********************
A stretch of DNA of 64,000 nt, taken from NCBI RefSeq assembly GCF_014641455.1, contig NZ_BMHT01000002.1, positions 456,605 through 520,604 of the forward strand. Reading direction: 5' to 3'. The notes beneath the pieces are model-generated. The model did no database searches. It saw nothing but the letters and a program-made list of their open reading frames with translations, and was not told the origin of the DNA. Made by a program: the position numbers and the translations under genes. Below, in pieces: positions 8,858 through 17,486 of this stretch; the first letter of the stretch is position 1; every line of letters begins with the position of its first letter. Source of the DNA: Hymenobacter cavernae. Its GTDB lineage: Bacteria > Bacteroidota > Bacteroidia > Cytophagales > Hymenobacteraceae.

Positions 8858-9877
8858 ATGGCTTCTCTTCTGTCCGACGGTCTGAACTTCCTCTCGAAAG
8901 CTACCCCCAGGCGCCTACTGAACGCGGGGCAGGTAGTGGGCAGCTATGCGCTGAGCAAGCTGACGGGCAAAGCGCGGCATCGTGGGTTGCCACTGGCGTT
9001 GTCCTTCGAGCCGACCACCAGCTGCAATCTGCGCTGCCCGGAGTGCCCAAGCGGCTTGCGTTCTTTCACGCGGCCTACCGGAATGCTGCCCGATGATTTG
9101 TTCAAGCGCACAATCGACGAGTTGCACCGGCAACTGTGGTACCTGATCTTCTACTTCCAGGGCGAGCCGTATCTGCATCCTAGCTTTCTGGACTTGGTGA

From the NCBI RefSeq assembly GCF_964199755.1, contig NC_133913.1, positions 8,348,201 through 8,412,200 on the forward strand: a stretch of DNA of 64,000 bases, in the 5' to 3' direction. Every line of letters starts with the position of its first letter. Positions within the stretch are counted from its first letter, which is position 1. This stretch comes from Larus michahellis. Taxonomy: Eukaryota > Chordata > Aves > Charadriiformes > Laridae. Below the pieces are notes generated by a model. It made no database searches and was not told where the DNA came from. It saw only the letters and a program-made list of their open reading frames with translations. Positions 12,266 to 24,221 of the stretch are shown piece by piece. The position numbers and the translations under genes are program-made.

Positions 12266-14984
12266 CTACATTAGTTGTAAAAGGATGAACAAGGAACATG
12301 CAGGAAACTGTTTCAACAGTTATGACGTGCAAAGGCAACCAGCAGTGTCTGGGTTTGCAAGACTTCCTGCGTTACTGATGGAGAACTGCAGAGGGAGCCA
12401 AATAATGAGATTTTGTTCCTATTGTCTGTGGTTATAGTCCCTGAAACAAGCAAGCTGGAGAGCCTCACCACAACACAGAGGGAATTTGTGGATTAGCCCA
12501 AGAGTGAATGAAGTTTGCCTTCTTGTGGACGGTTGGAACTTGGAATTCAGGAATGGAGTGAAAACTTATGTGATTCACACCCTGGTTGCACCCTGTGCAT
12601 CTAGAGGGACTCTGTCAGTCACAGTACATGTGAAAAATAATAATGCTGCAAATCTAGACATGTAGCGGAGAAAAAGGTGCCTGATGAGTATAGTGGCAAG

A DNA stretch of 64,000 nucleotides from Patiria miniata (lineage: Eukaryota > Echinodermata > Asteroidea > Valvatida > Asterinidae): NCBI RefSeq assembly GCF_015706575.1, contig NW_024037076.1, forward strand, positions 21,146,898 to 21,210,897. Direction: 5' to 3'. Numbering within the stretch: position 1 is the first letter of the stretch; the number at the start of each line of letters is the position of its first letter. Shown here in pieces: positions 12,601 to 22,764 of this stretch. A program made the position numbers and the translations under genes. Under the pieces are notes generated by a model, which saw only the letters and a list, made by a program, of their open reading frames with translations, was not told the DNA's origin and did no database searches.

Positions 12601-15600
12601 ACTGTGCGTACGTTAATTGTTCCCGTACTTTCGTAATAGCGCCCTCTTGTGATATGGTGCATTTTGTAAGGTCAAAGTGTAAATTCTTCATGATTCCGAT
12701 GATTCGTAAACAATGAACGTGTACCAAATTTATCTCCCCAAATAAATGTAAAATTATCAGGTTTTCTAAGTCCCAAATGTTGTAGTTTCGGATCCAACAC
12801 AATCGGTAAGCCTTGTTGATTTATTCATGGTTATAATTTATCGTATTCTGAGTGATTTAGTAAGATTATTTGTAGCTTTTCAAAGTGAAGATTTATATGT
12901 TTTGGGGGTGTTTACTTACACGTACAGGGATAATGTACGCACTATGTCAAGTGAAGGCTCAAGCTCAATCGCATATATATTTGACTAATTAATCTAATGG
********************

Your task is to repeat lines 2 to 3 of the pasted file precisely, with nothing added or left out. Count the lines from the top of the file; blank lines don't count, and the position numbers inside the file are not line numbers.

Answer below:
Positions 8858-9877
8858 ATGGCTTCTCTTCTGTCCGACGGTCTGAACTTCCTCTCGAAAG